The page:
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Letter: The Commission To Investigate Public Corruption Is A Misnomer

The Commission to Investigate Public Corruption has been given a title that tells us that the Governor has determined that there is public corruption.  No kidding! Does this come as a surprise?  Of course there is public corruption and it is rampant throughout the State and nation.  We do not need a Commission to tell us that or even to investigate that of which we are already acutely aware.

 

 Corruption, as we all know, stems from those greedy persons who misuse public service for their own gain.  For them, it’s a power and money trip where most of their service is geared to winning re-election by accepting campaign contributions from lobbyists and

special interests.  The Governor and members of the Commission are also guilty of these practices.  Instead of running on their records without accepting campaign contributions, advertizing, sloganeering or even accepting public financing, they spend their time raising money for the next campaign and seeking awards that they do not deserve and which should not be given to them. 

 

Let us take for example, judicial campaigns where we do not have merit selections.  The public knows next to nothing about these candidates.  The candidates form lawyer committees and accept contributions from attorneys who then appear before them and also are rewarded with assignments and referrals.  This destroys the independence and fairness of the judiciary which is over ripe with corruption and abuses for political gain.  Taxpayers are owed over one hundred million dollars in unpaid tax certiorari claims.  Taxpayers will also have to pay those claims. Lawyers for a minimal amount of work will get up to a third of that.  Look at their campaign contributions and you will see why our assessment system has not changed.  

 

If you want to know why this County and others lose big cases at taxpayer expense look at the training programs for municipal employees including county attorneys which do not exist.  Look at referrals to outside law firms who have contributed to campaigns and the work that they do which should be handled in-house.

 

 Until the Commission and others understand that in public service as Mayor Bloomberg has said, “The best ideas should win,” we will continue to have public corruption.  Commission members and the Governor will gain notoriety but nothing will change.

 

We can not rid ourselves of corruption until all public officials are willing to step back from current practices and not accept campaign contributions.  At the same time patronage has to be eliminated.  Jobs in the public sector should always be based upon real needs or the necessities of municipalities and competence of the persons being hired.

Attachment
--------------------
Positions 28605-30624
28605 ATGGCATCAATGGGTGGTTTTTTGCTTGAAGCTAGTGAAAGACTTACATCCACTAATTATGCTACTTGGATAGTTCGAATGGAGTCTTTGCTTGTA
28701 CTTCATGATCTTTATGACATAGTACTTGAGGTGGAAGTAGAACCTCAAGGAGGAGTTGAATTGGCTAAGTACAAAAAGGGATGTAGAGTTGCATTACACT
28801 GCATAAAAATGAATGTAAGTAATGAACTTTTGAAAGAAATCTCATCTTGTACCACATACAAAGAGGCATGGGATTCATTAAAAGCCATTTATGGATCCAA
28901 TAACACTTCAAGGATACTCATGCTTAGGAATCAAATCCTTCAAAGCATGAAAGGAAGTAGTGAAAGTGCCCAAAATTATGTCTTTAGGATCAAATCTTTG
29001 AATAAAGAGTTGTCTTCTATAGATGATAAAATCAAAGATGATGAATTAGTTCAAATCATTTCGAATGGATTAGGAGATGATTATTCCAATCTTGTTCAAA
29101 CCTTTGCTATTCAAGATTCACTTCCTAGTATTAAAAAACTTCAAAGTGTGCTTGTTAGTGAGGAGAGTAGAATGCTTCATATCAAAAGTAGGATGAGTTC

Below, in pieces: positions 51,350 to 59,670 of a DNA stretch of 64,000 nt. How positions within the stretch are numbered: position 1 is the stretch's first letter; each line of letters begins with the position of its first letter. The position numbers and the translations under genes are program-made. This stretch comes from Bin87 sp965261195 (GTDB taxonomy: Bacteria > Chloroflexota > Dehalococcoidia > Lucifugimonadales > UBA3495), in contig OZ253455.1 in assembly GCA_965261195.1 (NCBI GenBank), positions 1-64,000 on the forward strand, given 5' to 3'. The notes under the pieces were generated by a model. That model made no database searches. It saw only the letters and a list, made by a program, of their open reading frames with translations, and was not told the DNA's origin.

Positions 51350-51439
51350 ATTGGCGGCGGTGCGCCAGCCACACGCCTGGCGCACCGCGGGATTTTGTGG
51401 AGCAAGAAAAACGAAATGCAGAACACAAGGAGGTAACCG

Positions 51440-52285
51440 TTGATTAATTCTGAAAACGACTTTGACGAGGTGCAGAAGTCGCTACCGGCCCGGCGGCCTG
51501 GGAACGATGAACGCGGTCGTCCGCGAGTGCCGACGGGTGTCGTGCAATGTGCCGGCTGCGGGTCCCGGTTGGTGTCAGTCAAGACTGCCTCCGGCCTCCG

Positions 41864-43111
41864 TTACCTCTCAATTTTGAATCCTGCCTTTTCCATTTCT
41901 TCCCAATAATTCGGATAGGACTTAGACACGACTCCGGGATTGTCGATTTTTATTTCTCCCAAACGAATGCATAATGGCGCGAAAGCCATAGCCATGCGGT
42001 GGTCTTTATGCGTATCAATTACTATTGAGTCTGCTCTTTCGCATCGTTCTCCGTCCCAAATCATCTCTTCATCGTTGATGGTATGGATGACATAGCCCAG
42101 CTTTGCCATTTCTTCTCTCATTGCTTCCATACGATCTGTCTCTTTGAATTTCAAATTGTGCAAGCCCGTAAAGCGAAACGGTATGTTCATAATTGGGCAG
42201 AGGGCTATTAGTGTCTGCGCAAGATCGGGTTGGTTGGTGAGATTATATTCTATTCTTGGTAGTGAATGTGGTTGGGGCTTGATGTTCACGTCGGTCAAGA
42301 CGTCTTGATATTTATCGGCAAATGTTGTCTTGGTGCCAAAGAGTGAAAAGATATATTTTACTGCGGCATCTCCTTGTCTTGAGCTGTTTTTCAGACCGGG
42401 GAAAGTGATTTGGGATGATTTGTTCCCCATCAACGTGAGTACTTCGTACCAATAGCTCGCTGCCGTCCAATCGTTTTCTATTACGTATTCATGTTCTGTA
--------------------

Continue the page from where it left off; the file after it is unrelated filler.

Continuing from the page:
The last Presidential campaign cost over one billion dollars raised by two campaigns.  This makes no sense.  Why not give the money to the poor.  Ego tripping by public officials is public enemy number one.  

 

Thomas F. Liotti 

 

Westbury Village Justice

News

Westbury High School students are teaching younger children from Park Avenue Elementary School valuable life lessons about money and business skills through the High School Heroes program.

 

In this program, high school students that are taking Renate Johnson’s Junior Achievement class will go into first grade classrooms to teach 45-minute lessons.

 

“It is a program that gives high school and younger students confidence and teaches them about business and financial literacy,” said Johnson.

The Westbury Historical Society will host Dr. Natalie Naylor, professor emerita at Hofstra University and author of Women in Long Island’s Past: Eminent Ladies and Everyday Lives at their next meeting on March 9. 

 

Naylor’s presentation will focus on the place of women in Long Island’s history, including several prominent women from Westbury’s past.  


Sports

Albertson resident and Kellenberg sophomore Gabby Schreib qualified for the Millrose Games in New York City. Schreib qualified as a member of the Sprint Medley Relay along with Danielle Correia, Bridget McNierney, and Jazmine Fray. 

 

The Kellenberg relay’s close second place finish in January’s Millrose Trials has moved them closer to defending the title they won in the same relay at last year’s Millrose Games. Schreib and her teammates time is currently second in the United States for girls track and field performances.


Congratulations to Westbury athletes Michael Esposito, Eileen Harris, Brett Harris, and Michael Going, each of whom won awards in Race # 1 of the Jonas Chiropractic Run Nassau Series co-hosted by Nassau County and the Greater Long Island Running Club.

 

Michael Esposito, age 15, took home the second place award in the 15-19 age group with a time of 23 minutes, 6 seconds.  Eileen Harris, age 42, earned the first place award in the women’s 40-44 age group.  She completed the race with her 45 year old husband, Brett Harris, who was the third place award winner in the men’s 45-49 age group.  Michael Going, age 41, scored third place honors in the 40-44 age group with a time of 20 minutes, 51 seconds.


Calendar

Los Lobos - March 5

Coffee House - March 8

Meet the Mayor - March 8


Columns

1959: The Year The Music Stopped Playing
Written by Michael A. Miller, mmillercolumn@gmail.com

The Eccentric Heiress Of ‘Empty Mansions’
Written by Mike Barry, MFBarry@optonline.net

Yellow Margarine And A Pitch For The Ages
Written by Michael A. Miller, mmillercolumn@gmail.com